The Department of Labor last week proposed to delay a rule that would require financial advisors to act in the best interest of investors. This action from the DOL follows a Feb. 3 memorandum from President Donald Trump, who directed the Labor Department to examine the regulation and prepare an economic and legal analysis on the impact of the so-called fiduciary rule.
The DOL proposal calls for a 60-day hold on the original April 10 effective date in anticipation of repeal by the Trump administration.
This has been a hotly debated issue in the financial services industry. CNBC spoke with famous life coach Tony Robbins, who is also a partner and board member of America's Best 401k and chief of investor psychology for Creative Planning, to get his take.
When the DOL first announced plans to enact the fiduciary rule to protect individual innvestors' retirement accounts, Robbins said he "saluted them." Now, "unfortunately, we see the gutting of this rule," he said.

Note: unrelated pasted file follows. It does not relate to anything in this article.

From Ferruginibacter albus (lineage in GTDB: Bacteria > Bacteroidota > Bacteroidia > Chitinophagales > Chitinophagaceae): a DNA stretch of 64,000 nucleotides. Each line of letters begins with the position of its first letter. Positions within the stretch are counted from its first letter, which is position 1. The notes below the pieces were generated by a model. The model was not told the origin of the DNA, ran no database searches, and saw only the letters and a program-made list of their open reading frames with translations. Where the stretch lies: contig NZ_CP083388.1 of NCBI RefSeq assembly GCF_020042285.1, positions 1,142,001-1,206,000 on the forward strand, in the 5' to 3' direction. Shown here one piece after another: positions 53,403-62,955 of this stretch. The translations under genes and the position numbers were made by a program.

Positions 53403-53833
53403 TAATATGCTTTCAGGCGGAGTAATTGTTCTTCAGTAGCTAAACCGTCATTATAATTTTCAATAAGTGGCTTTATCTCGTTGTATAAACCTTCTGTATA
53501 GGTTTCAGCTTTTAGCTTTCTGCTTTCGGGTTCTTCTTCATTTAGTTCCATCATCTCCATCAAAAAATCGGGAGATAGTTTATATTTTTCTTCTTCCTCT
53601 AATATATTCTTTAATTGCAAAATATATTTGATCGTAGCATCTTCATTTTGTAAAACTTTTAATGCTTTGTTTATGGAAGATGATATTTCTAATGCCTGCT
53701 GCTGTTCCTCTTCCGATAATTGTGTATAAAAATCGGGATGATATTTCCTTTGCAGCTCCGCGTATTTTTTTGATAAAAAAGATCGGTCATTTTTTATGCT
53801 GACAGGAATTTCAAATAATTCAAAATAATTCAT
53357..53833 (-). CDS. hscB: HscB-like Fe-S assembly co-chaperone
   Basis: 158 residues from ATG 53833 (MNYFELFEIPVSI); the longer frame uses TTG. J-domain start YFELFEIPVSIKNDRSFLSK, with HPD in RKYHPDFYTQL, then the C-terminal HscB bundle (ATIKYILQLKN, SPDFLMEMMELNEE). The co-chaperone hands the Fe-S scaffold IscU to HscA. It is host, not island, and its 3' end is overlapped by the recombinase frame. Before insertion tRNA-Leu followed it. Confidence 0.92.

"I personally think it's just ridiculous to not have a fiduciary standard," Robbins said. "It's about investor protection."
Robbins asked: "Doctors and lawyers act in their client's best interest, so how is it that in this country we don't make it about the client first financially?"
The regulation applies to individual retirement accounts, as well as rollovers out of company-sponsored 401(k) retirement plans.
"The Trump administration is looking to roll back the DOL rule, and I think this is a ridiculous debate," said Peter Mallouk, president and CIO of Creative Planning. "The rule is really just some baby steps toward a standard that should be a minimum standard, and that is that an advisor needs to act in their client's best interest."
Mallouk added: "It's kind of amazing that anyone would argue with this standard."
In its call for the delay, the DOL says it will provide a 15-day comment period for observers to weigh in. The department will also offer another 45-day comment period for "the broader purpose of examining the final rule and exemptions in response to the president's memorandum."